Another protester arrested during the same protest told Human Rights Watch that he was brutally beaten and tortured by three mukhabarat agencies: State Security, Political Security, and the Palestine Branch of Military Intelligence. He described his ill-treatment at the hands of Political Security, where he spent four days:
The security personnel took us out for interrogations in a room in front of the cell. We constantly heard the sounds of whipping and screams from that room. When they took me in, they put me face down on the floor, and started beating me with a cable on the soles of my feet, my legs and back. They were asking, “Why did you go to the demonstration? Who paid you to go? Who made you go?” They just wanted me to confess to something, did not matter what.
Another protester from al-Tal also reported that officers of the Palestine Branch of Military Intelligence used electric shock to torture him and others detained with him:
They beat us in the courtyard, and then took us into the basement. It was a big room, with about a hundred detainees in it, from different towns. They stripped us down to our underwear and poured cold water on us, beat us with cables, and shocked us with electric batons — those were cylindrical sticks that looked like a torch, they pressed them toward our arms and stomachs, each time for three to four seconds. The low-ranking soldiers did the beatings, and higher officers used the electro-shock devices. They were in uniforms, but without identifying signs.
A lawyer detained by State Security in Damascus told Human Rights Watch that he shared a cell with two detainees who were tortured with electro-shock devices, and another whose legs and feet were beaten so badly that he could not move. After one interrogation session, security personnel brought him back to the cell, hung him by his hands, and prohibited his cellmates from giving him food or water, or even talking to him. One detainee recalled a cellmate who had been beaten so badly on the soles of his feet that his toenails had fallen out. Another detained in a State Security facility in Damascus estimated that he heard approximately 30 people being beaten one Friday night after the security forces had brought in a new batch of protesters.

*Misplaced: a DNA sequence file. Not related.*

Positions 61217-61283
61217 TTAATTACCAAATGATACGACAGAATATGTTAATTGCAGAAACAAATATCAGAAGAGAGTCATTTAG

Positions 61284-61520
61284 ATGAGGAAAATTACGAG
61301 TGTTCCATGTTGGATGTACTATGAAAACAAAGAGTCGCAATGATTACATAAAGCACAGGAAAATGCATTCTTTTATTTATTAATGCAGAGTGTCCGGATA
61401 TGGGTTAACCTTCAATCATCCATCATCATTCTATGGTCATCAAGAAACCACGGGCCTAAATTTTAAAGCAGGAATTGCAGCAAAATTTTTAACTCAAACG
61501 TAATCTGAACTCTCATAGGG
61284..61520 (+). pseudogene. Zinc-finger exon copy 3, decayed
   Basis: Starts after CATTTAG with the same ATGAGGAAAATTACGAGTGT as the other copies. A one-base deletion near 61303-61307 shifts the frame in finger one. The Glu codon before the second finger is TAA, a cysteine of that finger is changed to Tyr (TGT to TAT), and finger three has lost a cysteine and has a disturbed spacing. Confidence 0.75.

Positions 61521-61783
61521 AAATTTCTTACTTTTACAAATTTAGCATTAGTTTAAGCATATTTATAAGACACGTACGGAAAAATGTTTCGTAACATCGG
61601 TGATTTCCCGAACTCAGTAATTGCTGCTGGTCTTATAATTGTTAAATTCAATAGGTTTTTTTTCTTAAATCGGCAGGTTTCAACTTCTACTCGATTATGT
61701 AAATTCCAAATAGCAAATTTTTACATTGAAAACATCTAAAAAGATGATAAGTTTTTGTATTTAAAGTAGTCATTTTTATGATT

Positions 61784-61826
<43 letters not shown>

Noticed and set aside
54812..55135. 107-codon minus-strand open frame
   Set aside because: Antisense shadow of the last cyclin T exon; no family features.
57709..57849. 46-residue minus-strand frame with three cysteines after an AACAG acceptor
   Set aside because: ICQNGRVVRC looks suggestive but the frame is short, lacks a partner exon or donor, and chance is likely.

Protesters detained in other parts of the country reported similar experiences. A man detained during protests on April 1 in Douma told Human Rights Watch that a group of about 10 security officers beat him on the head until he collapsed and then dragged him into a bus with about a dozen other protesters, all badly beaten and bleeding. He said:
They took us to State Security in Damascus — I knew this place. They brought some 10 or 15 buses full of protesters from Douma there. They dragged me and others into the basement, and beat us there with sticks, accusing us of being terrorists. They also used electric batons on us — these are black and blue cylindrical sticks with a button that releases electric shocks on one end. They pressed them on the back side of our necks, and shocked us for a few seconds. It was incredibly painful.
A 17-year-old detained in the coastal town of Banyas described his ordeal during his five-day detention at a local branch of Military Security:
When we got to Military Security, they put us in a small cell … They kept us there with no food from Friday, when they arrested us, until Monday. They gave us one bottle of water after we all begged for water. The guards would say “share,” and some of us didn’t get to drink because it was not enough. They interrogated me five times, once each day. During the interrogations, they would beat me. I think it was with sticks and with whips but I don’t even know, I couldn’t see anything. They beat me on my head, on my back, on my shoulders. They especially beat me on my face. With every word, they would beat me. They asked me why I was trying to destroy the regime, if I was a terrorist from Israel.
Two witnesses who were detained in a facility on Baghdad Street in Damascus reported hearing a woman scream as if in pain and cry in their facility, but they never saw her.